Back Stabbing, Corruption And Masked Gunmen: Just Another Week In Ukrainian Politics

KIEV, Ukraine -- One would assume it would raise the odd eyebrow if Barack Obama were to name Rupert Murdoch deputy head of the CIA. Yet In Ukraine, President Viktor Yushchenko has apparently had no such qualms.

Yushchenko (L) and Tymoshenko are destroying the country with their constant political bickering.

Six weeks ago, the Ukrainian president appointed Valery Khoroshkovsky, a billionaire media magnate, as deputy director of Ukraine's spy agency, the SBU.

Khoroshkovsky has been useful to the president and his allies. His television station Inter has pulverized Yulia Tymoshenko, the prime minister who has long coveted Yushchenko's job.

But he proved even more useful last week, when masked SBU agents toting machine guns stormed the Kiev offices of Naftogaz, the state gas company.

The raid, which has further battered Ukraine's already tarnished image, was political payback.

In January, Tymoshenko brokered a deal with Russia to end a two-week gas dispute that left millions of Europeans without heating in the middle of winter.

The deal was praised because it locked out RosUkrEnergo, a controversial business entity that acted as a gas intermediary between Russia and Ukraine. RosUkrEnergo has made billions of dollars in the past three years, but for what no-one really seems to know.

A 50-50 venture between Russia's Gazprom and Ukrainian business, the Ukrainian face behind RosUkrEnergo is another oligarch by the name of Dmitry Firtash.

European diplomats would be delighted to see the back of him, but Firtash has refused to go quietly -- and he has friends in high places.

Not only does Firtash supposedly have business connections with Khoroshkovsky, he is also close to Yushchenko himself, although the president has denied any impropriety about the relationship.

Angered at being locked out of the gas trade with Russia, Firtash was also infuriated after Tymoshenko successfully managed to confiscate over US$ 1 billion worth of gas held in storage by RosUkrEnergo.

Hence last week's raid, presumably ordered by his chum Khoroshkovsky with, critics say, the tacit blessing of the president. The SBU gunmen were also under orders to confiscate papers related to the deal with Russia, which would have meant Ukraine could not make its monthly payments to Gazprom.

The president's men might have got one over Tymoshenko if the raid had been successful (it wasn't), but at the cost of re-igniting the gas crisis.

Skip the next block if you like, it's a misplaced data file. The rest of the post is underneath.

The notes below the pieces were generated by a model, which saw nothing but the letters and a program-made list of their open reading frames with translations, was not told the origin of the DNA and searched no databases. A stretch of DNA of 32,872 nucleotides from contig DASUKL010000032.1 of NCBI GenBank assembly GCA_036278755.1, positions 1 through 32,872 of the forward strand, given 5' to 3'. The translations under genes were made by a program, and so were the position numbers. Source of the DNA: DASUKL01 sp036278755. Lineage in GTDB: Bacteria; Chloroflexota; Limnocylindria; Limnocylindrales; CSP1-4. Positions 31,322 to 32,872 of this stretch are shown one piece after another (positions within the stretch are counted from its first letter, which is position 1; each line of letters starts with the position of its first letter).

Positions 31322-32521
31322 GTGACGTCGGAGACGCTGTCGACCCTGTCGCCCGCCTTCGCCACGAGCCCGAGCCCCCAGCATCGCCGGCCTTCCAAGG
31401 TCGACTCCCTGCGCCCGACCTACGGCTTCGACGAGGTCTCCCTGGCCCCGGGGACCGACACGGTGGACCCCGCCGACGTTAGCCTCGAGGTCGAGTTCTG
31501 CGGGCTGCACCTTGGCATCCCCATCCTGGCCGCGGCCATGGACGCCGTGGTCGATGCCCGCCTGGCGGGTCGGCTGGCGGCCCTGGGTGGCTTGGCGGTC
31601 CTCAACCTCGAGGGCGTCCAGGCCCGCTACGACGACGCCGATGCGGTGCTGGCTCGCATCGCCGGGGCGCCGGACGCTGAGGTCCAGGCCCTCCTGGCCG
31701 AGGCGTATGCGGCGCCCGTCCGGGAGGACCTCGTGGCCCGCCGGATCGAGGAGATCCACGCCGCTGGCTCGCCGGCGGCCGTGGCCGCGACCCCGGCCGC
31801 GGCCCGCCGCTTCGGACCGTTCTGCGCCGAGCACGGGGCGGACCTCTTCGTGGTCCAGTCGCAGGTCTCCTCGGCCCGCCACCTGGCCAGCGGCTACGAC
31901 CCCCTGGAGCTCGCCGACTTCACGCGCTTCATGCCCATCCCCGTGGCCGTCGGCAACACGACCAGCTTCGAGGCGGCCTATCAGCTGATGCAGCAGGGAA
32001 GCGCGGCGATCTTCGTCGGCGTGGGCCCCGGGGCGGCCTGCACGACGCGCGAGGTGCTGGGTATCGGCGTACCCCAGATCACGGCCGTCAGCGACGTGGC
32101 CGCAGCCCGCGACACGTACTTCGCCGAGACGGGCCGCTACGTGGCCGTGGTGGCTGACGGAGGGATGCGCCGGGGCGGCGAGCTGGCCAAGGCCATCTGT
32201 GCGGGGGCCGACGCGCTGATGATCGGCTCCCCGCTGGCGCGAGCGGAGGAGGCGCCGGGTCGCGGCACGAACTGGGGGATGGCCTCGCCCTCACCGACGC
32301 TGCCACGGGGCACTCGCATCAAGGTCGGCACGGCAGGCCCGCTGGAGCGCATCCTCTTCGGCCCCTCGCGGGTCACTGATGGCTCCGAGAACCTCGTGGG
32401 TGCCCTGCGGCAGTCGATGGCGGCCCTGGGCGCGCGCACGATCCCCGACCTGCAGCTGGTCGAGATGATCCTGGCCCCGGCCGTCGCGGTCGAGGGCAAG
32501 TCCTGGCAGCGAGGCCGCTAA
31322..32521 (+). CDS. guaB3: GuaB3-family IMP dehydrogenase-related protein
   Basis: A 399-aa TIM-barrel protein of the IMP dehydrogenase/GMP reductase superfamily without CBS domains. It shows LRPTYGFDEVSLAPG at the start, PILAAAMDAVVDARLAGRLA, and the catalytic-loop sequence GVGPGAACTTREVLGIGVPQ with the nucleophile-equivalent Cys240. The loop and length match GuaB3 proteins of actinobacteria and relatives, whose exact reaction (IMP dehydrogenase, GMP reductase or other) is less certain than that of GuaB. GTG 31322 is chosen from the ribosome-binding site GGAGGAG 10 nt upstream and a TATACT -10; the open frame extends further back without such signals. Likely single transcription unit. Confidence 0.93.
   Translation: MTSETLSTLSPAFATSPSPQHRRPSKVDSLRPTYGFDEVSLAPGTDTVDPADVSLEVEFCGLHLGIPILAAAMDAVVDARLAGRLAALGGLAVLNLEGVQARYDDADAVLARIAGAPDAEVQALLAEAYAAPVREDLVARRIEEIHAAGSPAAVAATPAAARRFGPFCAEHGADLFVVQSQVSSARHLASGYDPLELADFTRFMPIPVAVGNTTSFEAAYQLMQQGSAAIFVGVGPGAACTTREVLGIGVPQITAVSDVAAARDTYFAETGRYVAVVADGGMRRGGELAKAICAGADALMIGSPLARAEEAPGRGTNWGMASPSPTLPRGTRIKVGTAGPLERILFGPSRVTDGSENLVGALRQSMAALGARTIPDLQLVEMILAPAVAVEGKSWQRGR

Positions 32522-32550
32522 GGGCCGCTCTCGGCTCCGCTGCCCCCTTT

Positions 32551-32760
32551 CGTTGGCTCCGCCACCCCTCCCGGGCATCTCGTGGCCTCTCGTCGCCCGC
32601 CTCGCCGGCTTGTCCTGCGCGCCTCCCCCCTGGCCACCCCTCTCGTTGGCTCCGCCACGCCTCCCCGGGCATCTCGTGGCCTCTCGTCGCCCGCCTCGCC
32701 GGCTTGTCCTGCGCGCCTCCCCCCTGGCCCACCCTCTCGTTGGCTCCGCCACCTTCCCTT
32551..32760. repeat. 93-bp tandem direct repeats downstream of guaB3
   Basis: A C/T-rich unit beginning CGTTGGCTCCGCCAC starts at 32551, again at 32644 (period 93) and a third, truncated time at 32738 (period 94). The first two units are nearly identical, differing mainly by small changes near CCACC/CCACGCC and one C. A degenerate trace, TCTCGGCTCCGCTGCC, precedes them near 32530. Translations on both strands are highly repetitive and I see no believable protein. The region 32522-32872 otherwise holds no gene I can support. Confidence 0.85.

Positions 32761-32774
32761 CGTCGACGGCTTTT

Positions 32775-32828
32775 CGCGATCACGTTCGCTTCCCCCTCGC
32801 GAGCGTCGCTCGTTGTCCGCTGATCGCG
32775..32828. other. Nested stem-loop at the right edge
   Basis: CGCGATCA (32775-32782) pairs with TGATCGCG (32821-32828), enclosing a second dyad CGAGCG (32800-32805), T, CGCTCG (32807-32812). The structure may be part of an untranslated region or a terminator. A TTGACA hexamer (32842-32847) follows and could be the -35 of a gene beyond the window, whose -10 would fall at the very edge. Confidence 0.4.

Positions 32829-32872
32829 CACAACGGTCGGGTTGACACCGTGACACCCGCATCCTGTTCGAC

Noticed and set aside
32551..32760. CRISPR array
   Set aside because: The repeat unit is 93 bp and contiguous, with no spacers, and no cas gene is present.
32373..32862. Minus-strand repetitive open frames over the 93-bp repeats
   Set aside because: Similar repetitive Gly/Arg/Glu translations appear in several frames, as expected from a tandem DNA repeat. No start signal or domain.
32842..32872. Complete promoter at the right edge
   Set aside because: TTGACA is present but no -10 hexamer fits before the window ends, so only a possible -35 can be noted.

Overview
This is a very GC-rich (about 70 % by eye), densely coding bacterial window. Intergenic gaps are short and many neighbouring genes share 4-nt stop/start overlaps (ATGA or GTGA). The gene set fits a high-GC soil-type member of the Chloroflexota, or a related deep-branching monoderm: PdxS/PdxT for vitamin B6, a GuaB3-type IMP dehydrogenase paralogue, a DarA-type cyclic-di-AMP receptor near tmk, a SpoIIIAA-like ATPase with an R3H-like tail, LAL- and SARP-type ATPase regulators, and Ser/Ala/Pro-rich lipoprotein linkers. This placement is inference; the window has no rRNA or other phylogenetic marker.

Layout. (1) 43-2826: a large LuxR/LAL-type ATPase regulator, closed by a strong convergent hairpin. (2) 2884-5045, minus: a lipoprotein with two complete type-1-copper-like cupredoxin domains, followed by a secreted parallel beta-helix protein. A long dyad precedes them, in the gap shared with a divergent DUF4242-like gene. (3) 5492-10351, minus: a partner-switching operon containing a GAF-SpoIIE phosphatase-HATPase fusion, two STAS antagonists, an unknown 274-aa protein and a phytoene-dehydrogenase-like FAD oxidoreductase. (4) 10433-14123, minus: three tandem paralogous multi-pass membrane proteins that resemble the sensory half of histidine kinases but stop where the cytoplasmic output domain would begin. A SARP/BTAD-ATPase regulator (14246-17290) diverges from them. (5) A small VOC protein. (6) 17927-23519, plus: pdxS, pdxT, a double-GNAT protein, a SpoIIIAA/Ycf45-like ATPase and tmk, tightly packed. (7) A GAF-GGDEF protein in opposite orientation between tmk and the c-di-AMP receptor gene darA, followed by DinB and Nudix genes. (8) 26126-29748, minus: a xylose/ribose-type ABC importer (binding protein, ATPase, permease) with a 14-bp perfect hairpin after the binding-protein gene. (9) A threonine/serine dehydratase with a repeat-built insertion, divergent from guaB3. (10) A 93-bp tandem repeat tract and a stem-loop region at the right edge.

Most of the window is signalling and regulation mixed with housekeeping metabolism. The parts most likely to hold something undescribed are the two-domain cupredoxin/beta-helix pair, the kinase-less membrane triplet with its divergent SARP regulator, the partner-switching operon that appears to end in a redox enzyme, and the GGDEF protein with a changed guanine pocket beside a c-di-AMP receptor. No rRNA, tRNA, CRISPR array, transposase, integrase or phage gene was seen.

The unwholesome incident highlights the disastrous relationship between big business and politics in corruption-plagued Ukraine.

But if it seems that Tymoshenko is the victim in all this, nothing could be further from the truth.

An ambitious political opportunist, she has plotted against Yushchenko from the moment they came to power after the Orange Revolution.

Ukraine desperately needs political unity to see it through the financial crisis.

Yet instead of putting aside their differences, the two are using the crisis to score points off each other.

Two weeks ago, under intense Western pressure, Tymoshenko and Yushchenko issued a statement promising to work together for the sake of Ukraine.

A detente was essential to get the IMF to release the second tranche of a stalled $16.4 billion loan that stands between Ukraine and potential economic oblivion.

Tymoshenko promised to marshall her party in parliament four days later to pass two laws needed to secure the release of the second tranche.

Instead, Tymoshenko used the parliamentary session to sack the foreign minister Volodymyr Ohryzko, a close ally of the president. As for the two bills, one was rejected, the other shelved. The following day, the SBU raid on Naftogaz happened.

So, even though the IMF has made concessions -- widening the amount that the budget is allowed to go into deficit to 3 per cent of GDP -- the egos of Ukraine's leaders are still preventing a settlement to the impasse.

Ukraine's hard-pressed people deserve better.

Millions face losing their homes or cars because they can no longer afford to pay back loans as unemployment soars and the hryvnia collapses against the dollar.

With so many facing misery and disaster, many Ukrainians would like to see the country's leaders putting aside their differences for the sake of Ukraine. But most Ukrainians, inured to dashed expectations, are not holding their breath.

Source: Telegraph UK

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